Home Forums Backend Issues (wp-admin) JS performance issues Reply To: JS performance issues

  • No solution here, just some thoughts.

    There are really 2 issues discussed in this thread. On of them is a slow admin page due to the performance of JavaScript, the other is a slow saving issue. While it may appear to many that these are the same issue, they are in fact to separate issues as far as code and what’s going on.

    The JS issue will cause the admin page to be sluggish do to the way that ACF4 tests conditional logic. ACF5 has improved this…. but if you have a highly complex field groups setup with a lot of conditional logic, you’re still probably going to see problems and a slow down.

    The second issue, slow saving. This is an issue with the way that WP updates meta values. Every update query for every field in ACF produces at least 4 DB queries. First WP checks to see if there is already a value for a field and then it updates the value for the field. Sometimes it then does a new query to get the new value and populate the cache… why it needs to do this 3rd one, HTH knows. This is done twice for each field because ACF also needs to update the field key reference for the field. This is a limitation of WP because when updating it deals with one meta field at a time. It may be possible to improve this by adding an acf/save_post filter that gets all the post meta for a post before doing an update… but I have not tested this theory. At any rate, given enough fields on a single update it is possible that the update will time out in the browser before it completes. Fixing this problem I suspect is beyond the scope of what ACF is meant to do. Now, if someone could come up with a way to bypass this one at a time field update…. I’ve thought about it but I simple don’t have the time.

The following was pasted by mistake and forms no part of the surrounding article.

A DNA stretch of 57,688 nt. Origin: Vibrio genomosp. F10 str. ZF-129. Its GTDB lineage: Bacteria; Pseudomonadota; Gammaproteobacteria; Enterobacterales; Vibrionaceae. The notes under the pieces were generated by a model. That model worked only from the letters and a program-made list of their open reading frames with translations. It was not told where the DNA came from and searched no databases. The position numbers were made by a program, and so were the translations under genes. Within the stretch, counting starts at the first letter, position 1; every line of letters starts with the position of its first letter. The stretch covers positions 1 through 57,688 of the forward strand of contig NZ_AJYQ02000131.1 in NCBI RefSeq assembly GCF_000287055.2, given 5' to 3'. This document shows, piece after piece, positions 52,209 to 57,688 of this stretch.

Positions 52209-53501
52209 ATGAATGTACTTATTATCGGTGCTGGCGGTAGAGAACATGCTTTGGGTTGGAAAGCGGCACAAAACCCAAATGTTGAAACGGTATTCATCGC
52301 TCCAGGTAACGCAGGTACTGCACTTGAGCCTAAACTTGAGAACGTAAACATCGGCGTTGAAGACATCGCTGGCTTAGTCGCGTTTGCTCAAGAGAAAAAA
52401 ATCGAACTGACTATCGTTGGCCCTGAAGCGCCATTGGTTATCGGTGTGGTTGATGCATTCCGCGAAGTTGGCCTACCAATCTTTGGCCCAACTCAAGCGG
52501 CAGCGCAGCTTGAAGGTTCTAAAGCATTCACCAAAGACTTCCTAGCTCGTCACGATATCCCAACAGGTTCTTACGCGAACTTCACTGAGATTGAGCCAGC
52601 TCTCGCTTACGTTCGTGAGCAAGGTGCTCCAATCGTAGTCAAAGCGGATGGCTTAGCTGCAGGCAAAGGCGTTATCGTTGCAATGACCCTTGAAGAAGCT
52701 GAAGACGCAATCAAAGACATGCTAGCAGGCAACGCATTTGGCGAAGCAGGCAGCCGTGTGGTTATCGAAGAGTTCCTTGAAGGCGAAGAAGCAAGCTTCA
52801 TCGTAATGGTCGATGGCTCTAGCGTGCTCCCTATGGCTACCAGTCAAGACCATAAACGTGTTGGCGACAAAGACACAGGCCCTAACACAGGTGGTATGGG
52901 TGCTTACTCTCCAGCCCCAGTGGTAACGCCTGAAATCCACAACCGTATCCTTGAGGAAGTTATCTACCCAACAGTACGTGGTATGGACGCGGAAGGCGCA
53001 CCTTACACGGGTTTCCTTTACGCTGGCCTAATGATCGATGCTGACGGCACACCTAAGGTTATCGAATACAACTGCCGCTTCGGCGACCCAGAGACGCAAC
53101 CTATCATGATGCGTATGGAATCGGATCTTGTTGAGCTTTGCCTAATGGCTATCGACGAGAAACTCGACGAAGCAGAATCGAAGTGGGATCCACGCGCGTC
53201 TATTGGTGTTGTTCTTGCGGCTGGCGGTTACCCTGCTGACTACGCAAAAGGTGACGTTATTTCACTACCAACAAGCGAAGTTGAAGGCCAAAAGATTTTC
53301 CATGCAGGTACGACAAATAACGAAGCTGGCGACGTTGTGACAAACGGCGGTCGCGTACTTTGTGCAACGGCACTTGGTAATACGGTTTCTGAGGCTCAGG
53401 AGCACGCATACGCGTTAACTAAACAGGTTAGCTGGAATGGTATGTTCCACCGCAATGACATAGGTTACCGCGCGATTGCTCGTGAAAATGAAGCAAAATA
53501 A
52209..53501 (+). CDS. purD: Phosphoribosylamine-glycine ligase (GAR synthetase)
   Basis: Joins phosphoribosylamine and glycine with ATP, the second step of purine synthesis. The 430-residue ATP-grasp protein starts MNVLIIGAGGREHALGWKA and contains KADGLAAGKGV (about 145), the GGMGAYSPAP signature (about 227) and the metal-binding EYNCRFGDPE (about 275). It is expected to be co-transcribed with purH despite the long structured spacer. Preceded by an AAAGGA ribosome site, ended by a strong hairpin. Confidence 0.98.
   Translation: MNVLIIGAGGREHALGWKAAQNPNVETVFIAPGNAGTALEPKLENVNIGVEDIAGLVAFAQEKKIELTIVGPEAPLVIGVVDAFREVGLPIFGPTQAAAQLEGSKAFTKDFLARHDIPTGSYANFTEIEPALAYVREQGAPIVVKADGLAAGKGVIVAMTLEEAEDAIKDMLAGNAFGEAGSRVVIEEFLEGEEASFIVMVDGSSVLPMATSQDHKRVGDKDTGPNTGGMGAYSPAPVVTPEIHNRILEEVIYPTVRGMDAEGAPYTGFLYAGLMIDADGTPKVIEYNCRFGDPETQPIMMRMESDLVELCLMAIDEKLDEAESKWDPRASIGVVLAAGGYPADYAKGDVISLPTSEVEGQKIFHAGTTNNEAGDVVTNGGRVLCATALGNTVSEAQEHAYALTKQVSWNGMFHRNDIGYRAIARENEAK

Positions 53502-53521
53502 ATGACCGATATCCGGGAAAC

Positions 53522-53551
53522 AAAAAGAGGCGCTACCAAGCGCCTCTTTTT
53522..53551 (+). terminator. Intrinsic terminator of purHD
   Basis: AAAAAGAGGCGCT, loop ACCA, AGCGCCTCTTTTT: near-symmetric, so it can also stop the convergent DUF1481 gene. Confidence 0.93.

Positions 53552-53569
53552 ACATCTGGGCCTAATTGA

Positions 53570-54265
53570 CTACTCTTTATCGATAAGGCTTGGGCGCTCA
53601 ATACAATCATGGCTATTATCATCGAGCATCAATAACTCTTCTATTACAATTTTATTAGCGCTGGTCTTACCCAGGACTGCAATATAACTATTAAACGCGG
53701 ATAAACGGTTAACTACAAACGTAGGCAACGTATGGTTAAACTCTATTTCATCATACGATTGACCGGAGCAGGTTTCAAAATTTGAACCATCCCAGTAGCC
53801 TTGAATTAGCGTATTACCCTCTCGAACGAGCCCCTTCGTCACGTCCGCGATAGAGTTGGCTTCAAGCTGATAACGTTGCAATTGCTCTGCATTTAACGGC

On top of both of these issues is the fact that validation of field values is done on the server using AJAX. Part of the reason for this is to allow us, the developers, to create custom validation filters. This is an extra step that means the a post is actually sent to the server twice before it’s updated.

    My solution is to consider the limitations and plan my development around those limitations. What is logically possible and what is possible in practice are not the always the same thing. If I give a user a repeater field to add images and content with I expect them to be practical and not add 10,000 images to the repeater, although I wouldn’t be surprised if they tried.